In the UK, there are very few examples of individual farmers taking out loans and no examples of farmers issuing shares to use specifically to finance a nature market project. Typically, the upfront capital required is organised by a third party – for example, a third-party project developer, a broker etc.

However, as nature markets develop further, and in the case of larger farms, there is potential for farmers to secure repayable finance and meet up-front costs, as with other parts of their business.

The below therefore sets out some questions that farmers (and, more likely, third party project developers) could ask themselves to secure repayable finance from lenders and investors, whether that’s taking on finance independently, or as part of a larger group or partnership.


What do I need to be aware of when signing contracts?


This Milestone is about the legal contracts you will use and sign to officially commit to the project and transition it to a fully fledged deal. As business owners, farmers are familiar with contracts and understand the need to carefully review the details before signing any such agreements.

Any nature market deal is likely to involve legal agreements that will be tailored to each set of circumstances. However, for ease this Milestone sets out what contract set-ups are used in this space, common contract types, and other key considerations to ask yourself at this stage.

Disclaimer: The information in this Milestone does not constitute any form of legal advice but instead serves as practical advice that has been written by speaking with lawyers, farmers and other practitioners. We recommend that appropriate legal advice should be taken from a qualified solicitor before taking or refraining from any action relating to your contracts and projects.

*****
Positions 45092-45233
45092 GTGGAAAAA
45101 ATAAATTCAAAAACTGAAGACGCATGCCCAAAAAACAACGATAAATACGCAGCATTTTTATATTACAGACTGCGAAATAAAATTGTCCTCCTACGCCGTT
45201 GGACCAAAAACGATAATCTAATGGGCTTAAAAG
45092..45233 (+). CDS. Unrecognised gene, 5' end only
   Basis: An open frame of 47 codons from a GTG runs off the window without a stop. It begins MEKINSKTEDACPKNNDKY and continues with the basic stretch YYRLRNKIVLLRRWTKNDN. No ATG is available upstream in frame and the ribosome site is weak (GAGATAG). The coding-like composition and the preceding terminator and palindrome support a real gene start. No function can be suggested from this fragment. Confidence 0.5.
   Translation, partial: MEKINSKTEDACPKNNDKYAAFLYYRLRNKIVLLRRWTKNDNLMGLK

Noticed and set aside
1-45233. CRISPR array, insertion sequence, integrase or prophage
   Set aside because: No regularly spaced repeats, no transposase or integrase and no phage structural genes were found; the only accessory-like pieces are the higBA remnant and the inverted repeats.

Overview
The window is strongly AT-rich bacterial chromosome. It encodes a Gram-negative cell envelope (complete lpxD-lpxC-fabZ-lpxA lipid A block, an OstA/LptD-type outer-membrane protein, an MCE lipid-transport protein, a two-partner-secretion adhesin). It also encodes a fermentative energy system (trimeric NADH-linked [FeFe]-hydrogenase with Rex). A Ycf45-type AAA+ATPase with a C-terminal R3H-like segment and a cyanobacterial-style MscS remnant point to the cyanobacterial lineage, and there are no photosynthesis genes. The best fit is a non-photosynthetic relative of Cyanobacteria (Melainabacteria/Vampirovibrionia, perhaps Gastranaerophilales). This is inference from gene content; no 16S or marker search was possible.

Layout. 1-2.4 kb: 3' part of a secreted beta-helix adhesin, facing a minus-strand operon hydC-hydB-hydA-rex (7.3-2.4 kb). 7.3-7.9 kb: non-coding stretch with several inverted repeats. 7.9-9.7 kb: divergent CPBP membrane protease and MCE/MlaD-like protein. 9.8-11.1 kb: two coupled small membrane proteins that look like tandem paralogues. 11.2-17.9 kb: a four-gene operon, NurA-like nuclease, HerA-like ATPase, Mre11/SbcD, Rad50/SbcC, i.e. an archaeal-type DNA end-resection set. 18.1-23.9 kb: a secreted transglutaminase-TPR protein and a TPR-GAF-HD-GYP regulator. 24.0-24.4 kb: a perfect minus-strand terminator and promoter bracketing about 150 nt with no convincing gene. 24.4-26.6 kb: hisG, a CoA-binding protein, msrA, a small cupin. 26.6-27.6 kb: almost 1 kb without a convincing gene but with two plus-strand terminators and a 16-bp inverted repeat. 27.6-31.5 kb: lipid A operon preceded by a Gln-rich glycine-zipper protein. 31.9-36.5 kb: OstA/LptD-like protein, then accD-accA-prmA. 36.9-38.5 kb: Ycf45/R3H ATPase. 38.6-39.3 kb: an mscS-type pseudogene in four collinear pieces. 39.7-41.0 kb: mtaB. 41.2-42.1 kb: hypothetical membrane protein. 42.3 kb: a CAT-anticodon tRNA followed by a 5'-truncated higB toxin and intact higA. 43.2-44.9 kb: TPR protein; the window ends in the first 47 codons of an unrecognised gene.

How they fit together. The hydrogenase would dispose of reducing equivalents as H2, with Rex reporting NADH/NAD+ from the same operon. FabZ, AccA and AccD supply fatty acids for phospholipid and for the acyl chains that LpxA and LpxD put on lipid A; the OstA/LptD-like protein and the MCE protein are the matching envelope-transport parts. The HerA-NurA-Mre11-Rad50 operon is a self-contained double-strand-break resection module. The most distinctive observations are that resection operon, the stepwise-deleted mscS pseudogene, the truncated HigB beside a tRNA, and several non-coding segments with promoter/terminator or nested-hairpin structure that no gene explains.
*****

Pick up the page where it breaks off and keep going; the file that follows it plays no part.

Can I participate on tenanted land?


The tenancy and ownership structure of land can have significant implications for farmers engaging in nature markets in the UK. The rights of tenants in relation to nature markets is still not entirely clear in the UK and may differ on a case by case basis. Below are some key considerations which can help both tenants and landlords in asking the right questions when considering engaging in nature markets as policy and legal frameworks develop. Further guidance prepared by the Tenant Farmers Association and the Country, Land and Business Association can be found here. 


How do public sector funding and policy align with nature markets?


In England, the role of public funding and support to farmers is undergoing change on a scale not seen in decades. The government hopes to strengthen the link between environmental and farming practices to meet its climate and nature restoration targets, while maintaining food security and the viability of farm businesses across the country.

This section offers a summary of how government is working with farmers to access nature markets, and provides guidance on:


  • How nature markets might work with public subsidy schemes,
  • What development funding is available for farmers to explore their opportunities,
  • What ‘market infrastructure’ the government is supporting – including Standards and Codes.



We have separated out these Milestones into ‘Groundwork’ and ‘Market Engagement’ to indicate which Milestones you will want to read as you consider and/or prepare for nature markets (Groundwork) and those you will move through if and when you decide to become a seller of environmental outcomes (Market Engagement).  

We recommend all farmers read through the Groundwork Milestones in addition to the Introduction to Nature Markets in order to understand better whether nature markets are for them, and how they can, at the very least, explore and baseline their farms so they are ready for any opportunities that may arise later.